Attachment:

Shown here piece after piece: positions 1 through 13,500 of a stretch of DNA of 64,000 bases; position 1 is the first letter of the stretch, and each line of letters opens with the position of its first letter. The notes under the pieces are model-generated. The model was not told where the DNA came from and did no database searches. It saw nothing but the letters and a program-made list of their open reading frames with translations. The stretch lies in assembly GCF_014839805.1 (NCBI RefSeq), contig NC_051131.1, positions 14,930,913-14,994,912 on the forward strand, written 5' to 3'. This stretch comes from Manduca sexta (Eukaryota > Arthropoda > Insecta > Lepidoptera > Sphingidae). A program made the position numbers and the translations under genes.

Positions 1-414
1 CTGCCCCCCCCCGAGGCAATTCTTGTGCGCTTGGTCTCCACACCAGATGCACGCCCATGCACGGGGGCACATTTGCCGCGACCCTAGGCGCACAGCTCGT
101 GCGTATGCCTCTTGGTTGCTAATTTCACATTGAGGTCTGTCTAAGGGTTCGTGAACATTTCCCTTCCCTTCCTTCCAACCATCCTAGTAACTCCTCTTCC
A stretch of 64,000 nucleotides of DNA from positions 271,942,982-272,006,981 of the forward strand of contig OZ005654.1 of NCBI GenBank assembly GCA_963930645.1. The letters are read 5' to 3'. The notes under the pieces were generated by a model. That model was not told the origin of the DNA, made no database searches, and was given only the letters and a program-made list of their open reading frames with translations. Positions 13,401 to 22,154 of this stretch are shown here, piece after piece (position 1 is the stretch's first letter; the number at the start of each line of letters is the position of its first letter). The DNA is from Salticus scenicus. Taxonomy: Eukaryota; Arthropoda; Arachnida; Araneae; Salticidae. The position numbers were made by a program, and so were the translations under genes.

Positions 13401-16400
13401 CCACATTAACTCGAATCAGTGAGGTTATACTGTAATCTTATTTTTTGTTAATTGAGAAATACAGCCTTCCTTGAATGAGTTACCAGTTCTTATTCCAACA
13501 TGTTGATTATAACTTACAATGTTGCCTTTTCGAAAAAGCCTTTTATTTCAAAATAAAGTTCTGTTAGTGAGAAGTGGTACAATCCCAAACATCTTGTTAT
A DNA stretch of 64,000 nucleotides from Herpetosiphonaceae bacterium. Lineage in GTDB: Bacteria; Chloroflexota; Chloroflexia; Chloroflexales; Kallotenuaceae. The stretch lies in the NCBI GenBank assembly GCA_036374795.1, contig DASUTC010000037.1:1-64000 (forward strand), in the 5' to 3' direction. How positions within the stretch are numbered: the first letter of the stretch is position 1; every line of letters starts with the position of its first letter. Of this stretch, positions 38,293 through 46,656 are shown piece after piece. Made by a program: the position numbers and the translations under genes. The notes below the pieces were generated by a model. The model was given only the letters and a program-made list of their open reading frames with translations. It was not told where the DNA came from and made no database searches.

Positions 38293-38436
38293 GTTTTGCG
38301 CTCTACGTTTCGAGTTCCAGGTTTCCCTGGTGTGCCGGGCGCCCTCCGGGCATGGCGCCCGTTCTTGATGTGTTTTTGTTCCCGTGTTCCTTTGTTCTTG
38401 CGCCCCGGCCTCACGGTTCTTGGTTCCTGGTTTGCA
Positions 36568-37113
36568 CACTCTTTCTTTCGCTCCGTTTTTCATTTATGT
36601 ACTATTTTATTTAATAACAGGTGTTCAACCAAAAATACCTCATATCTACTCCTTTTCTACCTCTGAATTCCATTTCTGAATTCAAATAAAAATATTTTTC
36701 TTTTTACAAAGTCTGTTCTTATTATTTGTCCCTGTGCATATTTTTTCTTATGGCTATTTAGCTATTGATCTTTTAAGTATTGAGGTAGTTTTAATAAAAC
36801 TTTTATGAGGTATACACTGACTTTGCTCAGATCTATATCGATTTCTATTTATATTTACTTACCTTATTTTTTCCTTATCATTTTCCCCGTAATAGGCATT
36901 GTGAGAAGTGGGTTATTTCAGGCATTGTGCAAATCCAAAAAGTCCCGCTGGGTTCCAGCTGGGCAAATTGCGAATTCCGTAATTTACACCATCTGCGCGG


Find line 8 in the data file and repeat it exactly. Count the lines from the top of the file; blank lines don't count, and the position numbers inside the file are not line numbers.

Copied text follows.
13501 TGTTGATTATAACTTACAATGTTGCCTTTTCGAAAAAGCCTTTTATTTCAAAATAAAGTTCTGTTAGTGAGAAGTGGTACAATCCCAAACATCTTGTTAT